[author: Eric E. Kinder]
The United States Supreme Court has recently armed employers with two new defenses while settling an issue that may otherwise have been of fairly limited direct interest to most employers. The Court resolved a recent circuit split – the issue was largely resolved until 2009 – regarding whether pharmaceutical representatives qualified as outside salesmen under the Fair Labor Standards Act. In deciding that such representatives were outside salesmen and exempt from overtime, the Supreme Court offered a practical defense and issued a rebuke against the United States Department of Labor (“DOL”) for overreaching.
Historically, sales representatives in the pharmaceutical industry, or detailers as they are known in the field, were treated as outside sales people who were exempt from overtime. This position had always been subject to some criticism because detailers do not fit into the mold of classic sales people in that they do not actually sell the products they represent; they merely get non-binding commitments from physicians to prescribe their product. The actual sale does not occur until the pharmacist fills the prescription.
That changed when the Second Circuit held that detailers were not exempt and needed to be paid overtime. In re Novartis Wage and Hour Litigation, 611 F.3d 141 (2d Cir. 2010). The Second Circuit based its decision, in part, on an uninvited amicus brief filed by the DOL in which the agency – for the first time – took the position that detailers were not exempt. As the Novartis case was making its way through the courts, a similar case proceeded through the Ninth Circuit. But there the circuit court refused to defer to the DOL’s position and found the detailers to be exempt. The Supreme Court agreed to hear the appeal to resolve this disagreement among circuits.
In doing so, the high court decided it owed no deference to the DOL because the agency had changed its position without fair warning to the industry in a way that “would result in precisely the kind of ‘unfair surprise’ against which our cases have long warned.” Christopher v. Smith Kline Beechum Corp., No. 11-204, 567 U.S. __ (2012), at 11. The Court noted that until 2009 “the pharmaceutical industry had little reason to suspect that its longstanding practice of treating detailers as exempt outside salesmen transgressed the FLSA.” Id. at 12. While recognizing the general value of deference, the Court refused to do so here because “it is one thing to expect regulated parties to conform their conduct to an agency’s interpretations once the agency announces them; it is quite another to require regulated parties to define the agency’s interpretations in advance or else be held liable when the agency announces its interpretations for the first time in an enforcement proceeding and demands deference.” Id. at 14.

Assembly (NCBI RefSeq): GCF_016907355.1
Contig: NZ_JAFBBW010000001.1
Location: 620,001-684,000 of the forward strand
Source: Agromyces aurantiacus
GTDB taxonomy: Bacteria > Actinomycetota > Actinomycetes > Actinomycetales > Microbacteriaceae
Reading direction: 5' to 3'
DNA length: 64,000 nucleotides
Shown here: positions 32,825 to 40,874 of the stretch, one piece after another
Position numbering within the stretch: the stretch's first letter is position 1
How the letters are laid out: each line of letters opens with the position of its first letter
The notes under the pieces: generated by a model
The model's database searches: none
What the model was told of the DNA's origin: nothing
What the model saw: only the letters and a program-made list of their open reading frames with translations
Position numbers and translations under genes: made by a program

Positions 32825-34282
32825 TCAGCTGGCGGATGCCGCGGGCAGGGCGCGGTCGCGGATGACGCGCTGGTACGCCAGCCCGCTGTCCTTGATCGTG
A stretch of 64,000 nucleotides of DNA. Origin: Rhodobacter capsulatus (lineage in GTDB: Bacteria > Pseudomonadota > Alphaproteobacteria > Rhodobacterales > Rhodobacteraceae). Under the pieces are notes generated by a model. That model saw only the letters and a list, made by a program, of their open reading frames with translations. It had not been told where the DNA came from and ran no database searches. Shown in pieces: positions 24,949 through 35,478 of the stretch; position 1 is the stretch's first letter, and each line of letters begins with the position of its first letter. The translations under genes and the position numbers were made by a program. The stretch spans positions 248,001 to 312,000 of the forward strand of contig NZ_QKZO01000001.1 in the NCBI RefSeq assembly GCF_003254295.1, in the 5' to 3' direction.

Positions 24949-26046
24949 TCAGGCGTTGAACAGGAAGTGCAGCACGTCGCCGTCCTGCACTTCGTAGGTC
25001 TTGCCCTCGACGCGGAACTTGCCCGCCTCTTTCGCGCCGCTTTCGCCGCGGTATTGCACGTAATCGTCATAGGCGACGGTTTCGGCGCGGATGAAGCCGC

The Court then began to interpret the regulations at issue in order to decide if detailers should be considered exempt. After deciding that the best interpretation of the regulations led to the conclusion that they are exempt, the court noted that it made common sense because detailers bore “all of the external indicia of salesmen.” Id. at 21. The Court also noted that its holding “comports with the apparent purpose of the FLSA’s exemption for outside salesmen.” Id. The Court noted that the exemption is premised on the belief that exempt employees typically earn salaries well above the minimum wage and enjoy other benefits that set them apart of individuals who were entitled to overtime, and then recognized that each of the individuals involved in Christopher earned an average of $70,000 per year and spent 10 to 20 hours outside normal business hours doing sales work. The Court also recognized that the median pay in the industry exceeded $90,000 a year. Id. at 6 n. 7. Employees who earn at that level “are hardly the kind of employees that FLSA was intended to protect.” Id. at 22.
The import of this decision for employers outside the pharmaceutical industry is twofold. First, it recognizes a limitation on the DOL to change its position regarding the treatment of employees without fair warning through the regular rulemaking process. Second, it recognizes the common sense approach that some people are simply paid at a rate that makes the need for overtime compensation superfluous. In doing so, the Supreme Court seems to have created a common law argument similar to the regulations passed by the DOL in 1994 that streamlines the exemption process for individuals making $100,000 a year or more. At certain compensation levels, overtime is simply not reasonable and becomes excessive. While employers are always cautioned to be careful with classifying their employees properly, the Supreme Court’s decision in Christopher at least gives some arguments for maintaining the exemption of certain highly compensated employees.
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